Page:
Indoor air purifiers remove ‘even nano-sized particles’
Recently incorporated UK-based company, KSG Health, has begun importing, and can now UK customers, a range of air purification devices from Finnish company, Genano.
Recently incorporated UK-based company, KSG Health, has begun importing and can now UK customers a range of air purification devices from Finnish company, Genano.
Genano says its ‘unique’ air purification method ‘removes even nano-sized particles up to 0.003 µm (3nm) in size from indoor air, eliminating microbes such as viruses, bacteria, and moulds, and also removing gases and odours’.
KSG Health said: “As an importer and distributor of Genano air purification devices in the UK, we have seen how this innovative technology allows building owners and managers to remove ultrafine particles effectively and efficiently and produce clinically clean air. Currently,” it continued, “healthcare authorities combating COVID-19 are upgrading their medical infrastructure due to traditional air purification methods not being sufficient to contain the microorganisms in the air. The commonly used fibre HEPA filters are deemed powerless against microbes under 0.3 µm in size, and unfortunately, the COVID-19 microbes are slightly larger than 0.1 µm in size.”
KSG Health says this means HEPA filtration-based air purification technologies are unable to remove ‘tiny, problematic particles’ – including pollution, microbes, bacteria, and viruses – ‘so there is a potential for these to remain in the recirculated air, be inhaled, and expose building users to serious illness’. It added: “Additionally, HEPA filters can become dirty from the collected particles, which reduces their air purification performance.”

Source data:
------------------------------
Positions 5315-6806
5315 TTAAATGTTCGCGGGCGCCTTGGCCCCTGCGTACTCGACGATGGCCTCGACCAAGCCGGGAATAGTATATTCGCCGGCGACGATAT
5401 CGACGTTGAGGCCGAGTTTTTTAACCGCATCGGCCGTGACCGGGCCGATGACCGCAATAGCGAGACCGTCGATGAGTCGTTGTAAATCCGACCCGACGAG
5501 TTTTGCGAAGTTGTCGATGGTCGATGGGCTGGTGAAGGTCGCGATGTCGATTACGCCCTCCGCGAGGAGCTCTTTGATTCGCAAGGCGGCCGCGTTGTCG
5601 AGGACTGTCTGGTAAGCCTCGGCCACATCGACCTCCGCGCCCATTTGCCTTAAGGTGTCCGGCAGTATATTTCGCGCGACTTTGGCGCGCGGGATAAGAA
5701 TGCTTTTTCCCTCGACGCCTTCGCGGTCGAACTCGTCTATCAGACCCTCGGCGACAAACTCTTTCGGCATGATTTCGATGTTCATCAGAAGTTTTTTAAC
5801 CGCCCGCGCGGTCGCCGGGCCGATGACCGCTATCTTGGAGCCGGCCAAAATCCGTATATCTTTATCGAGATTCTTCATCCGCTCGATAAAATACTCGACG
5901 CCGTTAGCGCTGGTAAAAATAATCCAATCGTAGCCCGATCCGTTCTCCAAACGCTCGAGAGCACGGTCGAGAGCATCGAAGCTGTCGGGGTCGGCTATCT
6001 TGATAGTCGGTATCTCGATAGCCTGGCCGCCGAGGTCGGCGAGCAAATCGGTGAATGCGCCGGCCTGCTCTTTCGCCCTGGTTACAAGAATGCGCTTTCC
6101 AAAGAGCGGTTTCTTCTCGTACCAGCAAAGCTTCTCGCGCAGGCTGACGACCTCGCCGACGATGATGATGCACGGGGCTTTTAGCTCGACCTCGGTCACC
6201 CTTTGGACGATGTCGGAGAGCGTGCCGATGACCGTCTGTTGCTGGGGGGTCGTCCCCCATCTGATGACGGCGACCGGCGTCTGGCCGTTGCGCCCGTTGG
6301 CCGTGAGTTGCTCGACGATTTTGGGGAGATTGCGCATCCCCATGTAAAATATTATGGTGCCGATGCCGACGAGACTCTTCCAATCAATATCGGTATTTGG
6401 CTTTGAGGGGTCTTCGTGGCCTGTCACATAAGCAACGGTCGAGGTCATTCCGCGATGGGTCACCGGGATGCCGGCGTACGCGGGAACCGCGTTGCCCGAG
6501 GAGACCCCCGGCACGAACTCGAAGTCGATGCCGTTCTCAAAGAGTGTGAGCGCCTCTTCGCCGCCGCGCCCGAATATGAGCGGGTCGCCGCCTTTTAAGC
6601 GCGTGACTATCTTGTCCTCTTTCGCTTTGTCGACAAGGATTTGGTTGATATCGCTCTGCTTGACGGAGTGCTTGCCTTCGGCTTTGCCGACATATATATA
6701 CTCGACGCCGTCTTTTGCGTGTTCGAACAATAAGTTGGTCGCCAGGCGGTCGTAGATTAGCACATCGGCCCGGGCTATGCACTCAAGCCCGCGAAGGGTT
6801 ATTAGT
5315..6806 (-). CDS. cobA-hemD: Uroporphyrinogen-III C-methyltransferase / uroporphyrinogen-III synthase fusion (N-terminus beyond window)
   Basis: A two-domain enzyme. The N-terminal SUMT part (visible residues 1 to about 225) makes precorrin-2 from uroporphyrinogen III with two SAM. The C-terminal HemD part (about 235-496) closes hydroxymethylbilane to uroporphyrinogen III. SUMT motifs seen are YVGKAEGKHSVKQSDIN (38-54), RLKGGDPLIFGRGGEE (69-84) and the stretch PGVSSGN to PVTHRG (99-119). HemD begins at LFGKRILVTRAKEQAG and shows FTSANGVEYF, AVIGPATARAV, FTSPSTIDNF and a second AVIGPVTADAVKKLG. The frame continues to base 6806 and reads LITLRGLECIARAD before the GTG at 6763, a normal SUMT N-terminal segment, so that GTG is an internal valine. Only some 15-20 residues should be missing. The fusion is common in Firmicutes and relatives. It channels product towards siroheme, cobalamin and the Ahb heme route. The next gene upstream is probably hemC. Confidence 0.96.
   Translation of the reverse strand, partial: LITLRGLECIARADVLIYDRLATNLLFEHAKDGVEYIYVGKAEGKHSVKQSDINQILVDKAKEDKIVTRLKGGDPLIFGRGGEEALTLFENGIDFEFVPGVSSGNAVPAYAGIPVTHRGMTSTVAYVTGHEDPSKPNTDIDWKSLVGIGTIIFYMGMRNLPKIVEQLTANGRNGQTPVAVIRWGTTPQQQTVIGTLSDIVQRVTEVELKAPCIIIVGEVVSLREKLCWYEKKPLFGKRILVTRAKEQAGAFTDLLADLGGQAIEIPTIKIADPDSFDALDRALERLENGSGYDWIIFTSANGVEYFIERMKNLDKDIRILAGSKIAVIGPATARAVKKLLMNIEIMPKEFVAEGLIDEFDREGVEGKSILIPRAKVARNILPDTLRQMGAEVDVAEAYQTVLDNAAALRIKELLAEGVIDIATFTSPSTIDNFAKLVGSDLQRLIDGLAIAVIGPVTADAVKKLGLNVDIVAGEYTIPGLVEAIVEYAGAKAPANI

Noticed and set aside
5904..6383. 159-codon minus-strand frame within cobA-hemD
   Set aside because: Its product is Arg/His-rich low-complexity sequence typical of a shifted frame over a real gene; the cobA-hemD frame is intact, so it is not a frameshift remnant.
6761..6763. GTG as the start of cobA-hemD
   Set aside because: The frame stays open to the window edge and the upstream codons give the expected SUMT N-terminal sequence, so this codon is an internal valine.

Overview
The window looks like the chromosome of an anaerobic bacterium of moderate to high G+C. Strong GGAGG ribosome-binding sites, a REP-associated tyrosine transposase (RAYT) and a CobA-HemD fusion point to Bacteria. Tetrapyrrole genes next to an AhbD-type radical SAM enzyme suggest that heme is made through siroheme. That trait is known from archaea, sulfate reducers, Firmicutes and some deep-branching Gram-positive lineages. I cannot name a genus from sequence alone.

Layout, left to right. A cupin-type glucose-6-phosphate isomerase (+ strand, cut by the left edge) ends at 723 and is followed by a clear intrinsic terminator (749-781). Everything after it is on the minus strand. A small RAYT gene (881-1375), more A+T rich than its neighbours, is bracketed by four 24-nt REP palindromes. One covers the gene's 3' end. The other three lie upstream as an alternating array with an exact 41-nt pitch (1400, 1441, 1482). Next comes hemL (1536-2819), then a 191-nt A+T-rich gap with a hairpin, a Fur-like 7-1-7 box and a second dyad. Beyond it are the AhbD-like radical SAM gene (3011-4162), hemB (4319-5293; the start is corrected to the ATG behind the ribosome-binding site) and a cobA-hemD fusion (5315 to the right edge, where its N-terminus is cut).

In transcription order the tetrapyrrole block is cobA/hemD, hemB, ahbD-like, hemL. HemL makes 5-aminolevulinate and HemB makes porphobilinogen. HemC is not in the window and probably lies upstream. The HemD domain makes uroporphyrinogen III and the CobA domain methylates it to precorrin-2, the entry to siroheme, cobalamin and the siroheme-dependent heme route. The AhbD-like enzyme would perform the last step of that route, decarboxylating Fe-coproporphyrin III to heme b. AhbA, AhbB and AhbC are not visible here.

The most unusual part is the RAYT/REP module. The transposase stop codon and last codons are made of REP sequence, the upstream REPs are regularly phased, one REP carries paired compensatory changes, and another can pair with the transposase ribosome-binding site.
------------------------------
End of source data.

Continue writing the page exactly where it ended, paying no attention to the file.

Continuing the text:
In contrast, Genano technology is based on electronic filtration, meaning no contaminated residue left behind. KSG Health added: “A powerful ionisation process takes place within the chamber ,which is efficiently flushed out weekly without any reduction in performance. With no toxic waste, and minimal maintenance requirements, these units are efficient, cost-effective, and ideally suited to the indoor environment.”
Genano devices also incorporate an additional carbon filtration stage, which reportedly removes VOC gases. The technology is not, in fact new; it has been protecting the health and well-being of building occupants for 20 years, and KSG Health emphasises, is already installed in thousands of schools, hospitals, laboratories and offices worldwide.
Jarmo Kesanto, co-founder and co-director of KSG Health, who has worked with Genano business development since 2008, and built up the base of the UK business, explained: “Our well-established technology is ideally suited to meet the challenges posed by airborne viruses, and we are eager to see it utilised in all key settings to enhance the protection of vulnerable people. We hope that more organisations, including the NHS, will soon realise the benefits of replacing their current systems. Sadly, when it comes to nanosized particles such as SARS, MERS and COVID-19, the more limited HEPA-based systems are insufficient to remove these from the circulating air. At such a critical time, that may simply not be good enough.”